By EW Staff
July 29, 2013 at 04:31 PM EDT
Claudette Barius/HBO

On Saturday night, Los Angeles’ FIDM Museum & Galleries unveiled its annual television costume design exhibit, which features more than 120 costumes from both period and fantasy shows like Game of Thrones and Downton Abbey, as well as fan favorite contemporary series like Nashville and House of Cards.

Also on display are pieces from the oh-so-fabulous-and-blingy wardrobe seen in HBO’s Liberace biopic Behind the Candelabra, for which costume designer Ellen Mirojnick scored an Emmy nomination.

EW caught up with Mirojnick at the event — co-hosted by the Academy of Television Arts & Sciences — to ask her about re-creating Liberace’s campy costumes for Michael Douglas, convincing Matt Damon to slip into that rhinestone-studded G-string, and the movie character that inspired her to become a wardrobe designer.

Entertainment Weekly: How did you hear about your Emmy nomination?

Ellen: Mirojnick: I [was in] in New York working on a new project with Steven Soderbergh. I was in a hotel room waiting and my assistant said “Just stream it!” [After I heard], I went to the office and had champagne and celebrated. Steven, Michael, Matt, myself, [production designer] Howard Cummings — all of the support team, makeup, hair, everybody. It was one nomination after another. Everybody was like, “How many now? How many now?” This is a small team that is so respectful [of each other], and the synchronicity between us all is so sublime. I’ve never experienced anything like it. I felt so privileged to have been asked to be a part of this.

Liberace had so many outrageous costumes, where did you start your research? 

I did a very, very large amount of photo research. We had also the great fortune of seeing the costumes for real. [Producer] Jerry Weintraub arranged for our whole team to visit the Liberace Foundation, where they archive every single costume — they’re in extraordinary condition — [and] cars, jewelry, the works. It’s not open to the public anymore, but the archivists were so generous with their time. My assistant and I examined everything. It was the most glorious visit but the most intimidating assignment because you look at the work that was created for Liberace and it’s staggering, staggering, the amount of effort, time and money that was put into it. Between photo research and what our story was… It’s really not the story of Liberace, it’s the story of his relationship [with Scott Thorson]. So what we did was to try to lay a foundation, and the foundation was laid simply by a color palette. I came into the office one day with a very beautiful picture of sherbet-colored macaroons, and I went – “This is it!” There were mints, shell pinks, corals even turquoise blue and sea foam green. It was all pastel-y and sherbet and it was delightful, it was delicious looking. The essence of that alone was what launched the visual concept. We then [asked] “Who are these two guys? What would best represent them and the essence of who they are without going over the top?”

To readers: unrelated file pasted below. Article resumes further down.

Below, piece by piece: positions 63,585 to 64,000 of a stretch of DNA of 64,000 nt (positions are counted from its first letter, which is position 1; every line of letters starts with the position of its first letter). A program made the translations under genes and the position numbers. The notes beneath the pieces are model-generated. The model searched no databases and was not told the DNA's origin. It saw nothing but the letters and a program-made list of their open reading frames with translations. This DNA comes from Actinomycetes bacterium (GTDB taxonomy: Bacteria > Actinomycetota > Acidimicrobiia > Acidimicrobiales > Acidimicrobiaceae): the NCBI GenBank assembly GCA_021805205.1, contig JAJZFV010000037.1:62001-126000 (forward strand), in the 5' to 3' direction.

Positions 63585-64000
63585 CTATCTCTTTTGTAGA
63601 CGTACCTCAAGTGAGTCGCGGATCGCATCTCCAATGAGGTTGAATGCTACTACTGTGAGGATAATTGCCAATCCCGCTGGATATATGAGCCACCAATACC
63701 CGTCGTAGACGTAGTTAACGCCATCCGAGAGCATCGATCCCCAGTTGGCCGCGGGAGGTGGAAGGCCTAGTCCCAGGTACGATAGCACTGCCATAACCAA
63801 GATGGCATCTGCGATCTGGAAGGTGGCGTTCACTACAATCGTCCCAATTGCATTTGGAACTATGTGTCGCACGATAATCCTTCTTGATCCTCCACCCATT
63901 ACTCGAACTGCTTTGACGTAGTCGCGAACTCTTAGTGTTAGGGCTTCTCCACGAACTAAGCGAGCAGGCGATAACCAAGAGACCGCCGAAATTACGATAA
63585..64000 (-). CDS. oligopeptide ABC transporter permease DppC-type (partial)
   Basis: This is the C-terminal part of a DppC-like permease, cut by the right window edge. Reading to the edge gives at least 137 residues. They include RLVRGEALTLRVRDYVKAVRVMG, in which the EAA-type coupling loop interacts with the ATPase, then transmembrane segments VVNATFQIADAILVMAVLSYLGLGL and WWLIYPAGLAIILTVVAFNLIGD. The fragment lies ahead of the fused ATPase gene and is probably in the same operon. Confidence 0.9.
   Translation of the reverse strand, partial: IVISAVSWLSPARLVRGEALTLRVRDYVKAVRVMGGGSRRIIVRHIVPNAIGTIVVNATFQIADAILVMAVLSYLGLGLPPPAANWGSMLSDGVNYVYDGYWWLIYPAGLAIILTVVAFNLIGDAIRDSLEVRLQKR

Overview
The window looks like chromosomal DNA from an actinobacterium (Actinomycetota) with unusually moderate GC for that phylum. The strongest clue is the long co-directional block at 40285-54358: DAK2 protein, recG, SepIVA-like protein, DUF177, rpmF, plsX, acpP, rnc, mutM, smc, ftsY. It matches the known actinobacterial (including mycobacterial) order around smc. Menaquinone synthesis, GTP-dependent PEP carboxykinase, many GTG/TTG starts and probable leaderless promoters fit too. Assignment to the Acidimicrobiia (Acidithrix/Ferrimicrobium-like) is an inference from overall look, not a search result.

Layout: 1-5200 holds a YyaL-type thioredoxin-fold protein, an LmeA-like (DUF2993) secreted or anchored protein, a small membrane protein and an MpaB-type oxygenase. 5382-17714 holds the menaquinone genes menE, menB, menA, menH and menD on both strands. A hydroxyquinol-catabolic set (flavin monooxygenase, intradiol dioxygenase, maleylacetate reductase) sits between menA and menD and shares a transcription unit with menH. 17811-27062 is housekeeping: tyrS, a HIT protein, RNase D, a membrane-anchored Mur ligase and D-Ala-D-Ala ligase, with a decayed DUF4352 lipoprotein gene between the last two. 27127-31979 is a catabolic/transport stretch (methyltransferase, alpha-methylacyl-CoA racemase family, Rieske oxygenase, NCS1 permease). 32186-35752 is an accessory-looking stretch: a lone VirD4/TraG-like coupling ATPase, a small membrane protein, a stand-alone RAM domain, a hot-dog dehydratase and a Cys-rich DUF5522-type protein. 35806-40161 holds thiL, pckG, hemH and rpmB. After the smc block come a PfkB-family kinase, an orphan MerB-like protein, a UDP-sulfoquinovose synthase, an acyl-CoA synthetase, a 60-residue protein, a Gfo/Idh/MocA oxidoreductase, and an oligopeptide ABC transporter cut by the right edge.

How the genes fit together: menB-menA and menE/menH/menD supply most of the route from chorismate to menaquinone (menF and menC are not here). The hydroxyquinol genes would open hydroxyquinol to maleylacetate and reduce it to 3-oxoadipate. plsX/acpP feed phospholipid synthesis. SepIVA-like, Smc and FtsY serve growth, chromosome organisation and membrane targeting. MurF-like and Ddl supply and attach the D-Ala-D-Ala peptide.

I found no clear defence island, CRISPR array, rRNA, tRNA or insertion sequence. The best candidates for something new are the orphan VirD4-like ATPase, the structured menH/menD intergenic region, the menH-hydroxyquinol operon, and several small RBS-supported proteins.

What were some of your biggest challenges?

Every day was a challenge for me because I was intimidated, I’d be insecure, [asking myself] “Is this right?” You really had to ride a line that it didn’t become too much and too campy, knowing that Matt and Michael had to embody these two [real] people. You had to take that into consideration. It was a trip. It was the best trip I’ve ever been on. Michael would come in and put the coat on and he would move in it and you would watch the magic of transformation in the fitting room. [At the beginning] Matt said “I don’t like fittings, but this is like being a kid in the candy store.” We’d put a fur coat on him, a little jewelry and he was on his way.

Was there such a thing as too over-the-top when it came to the costumes?

We had to interpret what was real and we had certain clear evidence of what was real. There is that wonderful expression that Liberace uses that he lifted from Mae West, which was, “Too much of a good thing is wonderful.” We need to interpret [that feeling] and [decide how] to best represent what the stage shows were and that was a challenge. We had the great fortune of having today’s easier approach to intricate costumes… you can do things now in a much more efficient way. The challenge was to get it right. Is this too much? Not enough? We never knew.

What were the fittings with Michael Douglas and Matt Damon like?

The day we put the fur coat on Matt. Matt is not standoffish, [he’s] just observant. He’s the most professional, delightful guy in the world. We laid out the jewelry and some real clothes, then we lined up eight furs. I said, “Would you like [to try on] a piece of jewelry?” And he said “Yeah, what else do you have?” Then [he’d put in on and say] “What else do you have?” It was just joy to watch [Matt and Michael] be free and easy… watching their transformations. In Matt’s case, because he was [Liberace’s] trophy, with his robes we kept [shortening] them. In the fitting, we just went shorter and shorter and shorter. We said, “You need [to show] your legs!” He’d stop us for a second and say “I can’t believe I’m doing this!” Then came the rhinestone G-string and he loved it. He said, “I think we need a few more rhinestones, don’t you?” It just went from zero to 100 — men in jewels, furs, diamonds.

Was there a TV show or film that inspired you to be a costume designer?

Auntie Mame. Mame was the wildest character I had ever seen on film. She had the most elaborate wardrobe that was so free and gorgeous and glamorous. She was a riot and she changed continually.

reporting by Archana Ram

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